Eurovision 2012: BBC's Panorama looks for the Azerbaijan the postcard films won't show us this week
Even before tonight's broadcast of a BBC expose into the alleged corruption at work in the highest echelons of Azeri government, things have happened this week in the Crystal Hall which would have made an interesting addendum to this 30-minute documentary. On Friday evening, the Euroclub ground to a halt as the DJ played a dance remix of the Armenian 2010 entry Apricot Stone. The dancefloor cleared, an Azeri flag was waved in defiance and the DJ was advised not to play any music of Armenian origin for the rest of Eurovision fortnight. Then there was the hacking of the long-standing ESC Today website, with 12 years of work deleted, by people claiming to be against the 'gay parade' which was heading for Azerbaijan and they wouldn't stand for. It's still not known if the hackers were daft kids of non-Azeri origin playing a particularly cruel joke or if it really did come from a right-wing pressure group but either way, nobody deserved that happening to them.
What Paul Kenyon's report did focus on was the influence and power president Ilham Aliyev and his family have over the people, whether they like it or not. Two protestors were thrown into jail over a sketch where a donkey was portrayed as being clever enough to play the violin. There must be real insecurity issues somewhere.
Eurovision fans probably already knew about the Azerbaijani people questioned by government officials in 2009 over televotes for Armenia (one such interviewee even spoke out on camera) and we are also aware of people being dragged from their homes as the bulldozers descended to improve the aesthetics around the Crystal Hall.
People in Azerbaijan are not allowed to like this song, apparently
The baffling thing about the whole affair is that the serene looking lady from the EBU who was interviewed on camera seemed fully aware of what was going on in the run-up to this year's Contest. It was worryingly clear that the thought of doing something about it was the last thing on her mind. After the 2009 televoting incident, no real sanctions were made against Azerbaijan and its continued presence in the competition (indeed, Safura arrived in Oslo the following year as a clear favourite and the televote nastiness was never really raised again) which makes you wonder if the amount of oil cash Azerbaijan brings to the EBU pot is more important than anything else. Georgia isn't anywhere near as rich as Azerbaijan, which may explain why an EBU which claimed this evening to have a freedom of speech "at its core" had no problem disqualifying a Georgian entry where the lyrical word play decried Putin. Lebanon was banned from the Contest before it even made its debut when its officials were upfront about the fact they wouldn't show the Israeli entry. Wasn't the actions of the Azerbaijani broadcaster (and then the government) against Armenia in 2009 tantamount to the same thing? If all things are fair in Eurovision, shouldn't Ictimai TV have faced the same punishment?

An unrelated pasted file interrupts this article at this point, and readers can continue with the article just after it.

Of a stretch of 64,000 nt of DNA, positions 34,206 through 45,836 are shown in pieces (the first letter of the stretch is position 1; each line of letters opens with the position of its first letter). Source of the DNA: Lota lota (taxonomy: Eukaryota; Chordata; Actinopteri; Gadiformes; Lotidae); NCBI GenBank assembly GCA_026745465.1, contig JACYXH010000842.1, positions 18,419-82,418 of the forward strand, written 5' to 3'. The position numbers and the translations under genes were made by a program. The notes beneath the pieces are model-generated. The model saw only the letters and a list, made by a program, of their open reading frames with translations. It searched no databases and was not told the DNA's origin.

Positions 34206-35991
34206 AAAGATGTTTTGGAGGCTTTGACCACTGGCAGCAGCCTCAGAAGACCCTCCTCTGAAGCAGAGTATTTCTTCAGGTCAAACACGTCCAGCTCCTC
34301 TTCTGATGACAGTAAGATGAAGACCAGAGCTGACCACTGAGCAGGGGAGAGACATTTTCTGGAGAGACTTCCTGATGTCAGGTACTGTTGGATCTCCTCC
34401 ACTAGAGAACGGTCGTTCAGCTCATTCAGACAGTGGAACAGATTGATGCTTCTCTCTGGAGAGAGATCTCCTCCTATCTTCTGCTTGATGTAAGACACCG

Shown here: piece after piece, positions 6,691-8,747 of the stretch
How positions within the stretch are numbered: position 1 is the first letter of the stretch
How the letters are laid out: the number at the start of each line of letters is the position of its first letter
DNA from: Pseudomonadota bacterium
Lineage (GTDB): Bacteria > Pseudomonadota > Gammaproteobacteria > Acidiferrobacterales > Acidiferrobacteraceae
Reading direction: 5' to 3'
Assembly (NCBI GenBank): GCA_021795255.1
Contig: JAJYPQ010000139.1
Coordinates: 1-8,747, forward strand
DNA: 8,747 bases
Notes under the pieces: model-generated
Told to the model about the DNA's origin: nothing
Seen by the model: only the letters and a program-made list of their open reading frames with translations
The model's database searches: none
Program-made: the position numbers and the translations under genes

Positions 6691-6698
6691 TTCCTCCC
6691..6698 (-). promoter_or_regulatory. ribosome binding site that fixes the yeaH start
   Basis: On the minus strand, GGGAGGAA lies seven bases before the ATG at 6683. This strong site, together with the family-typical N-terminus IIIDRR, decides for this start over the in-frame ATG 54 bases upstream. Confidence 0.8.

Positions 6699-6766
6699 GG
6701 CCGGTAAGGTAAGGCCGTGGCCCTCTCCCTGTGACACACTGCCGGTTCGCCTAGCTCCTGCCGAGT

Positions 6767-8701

Thirty minutes isn't a long time to tell the whole story and there was a lot this programme didn't touch upon. The regime's attitude to the gay community was one, an unexpected omission when you consider the sexuality of a fair chunk of the fans and bloggers heading for the Contest each year. It also would have been interesting to have heard from an accredited fan heading to Baku, a fan who knows full well what sort of regime was in operation in the background, to get their opinion on things - and why they are happy to head to Azerbaijan this year. I'd liked to have seen the contrasting views.
The one part I found pointless was trying to force Engelbert Humperdinck into making a comment on the freedoms of the people of Azerbaijan. As Sandie Shaw said at the start of the show, it's the journalists' jobs to uncover the truths the pop stars' presence draws the world's eyes to. There have been international football matches held in Azerbaijan long before Ell/Nikki won last year and nobody questioned the teams' presence on Baku soil then. All the acts are doing is turning up where the home leg of this round has been rubber stamped to take place.
The Eurovision rules state that the winner of the Contest hosts the following year. In that respect, the EBU is abiding by the rules in Baku in 2012 in just the same way they oversaw the competition when it rumbled in to the likes of Copenhagen in 2001 and Birmingham in 1998. I can't lie, as a Eurovision fan, I will not be boycotting the show this year and I'm looking forward to seeing the semi-finals and Saturday's ultimate decider. Tonight's show won't make me switch them off.
But if this evening's Panorama taught me anything, it's not so much about the problems affecting the people of Azerbaijan (arguably, they've been on the world's radar a long time before Running Scared) - it's that a long time ago, somewhere in Geneva, somebody was contracted to build a very long, steadfast fence which the European Broadcasting Union is determined to perch upon no matter how hard anyone attempts to shake it.
As far as I know, nobody from Geneva has told the DJ in Euroclub they can play whatever damn song they want. And that's a real shame.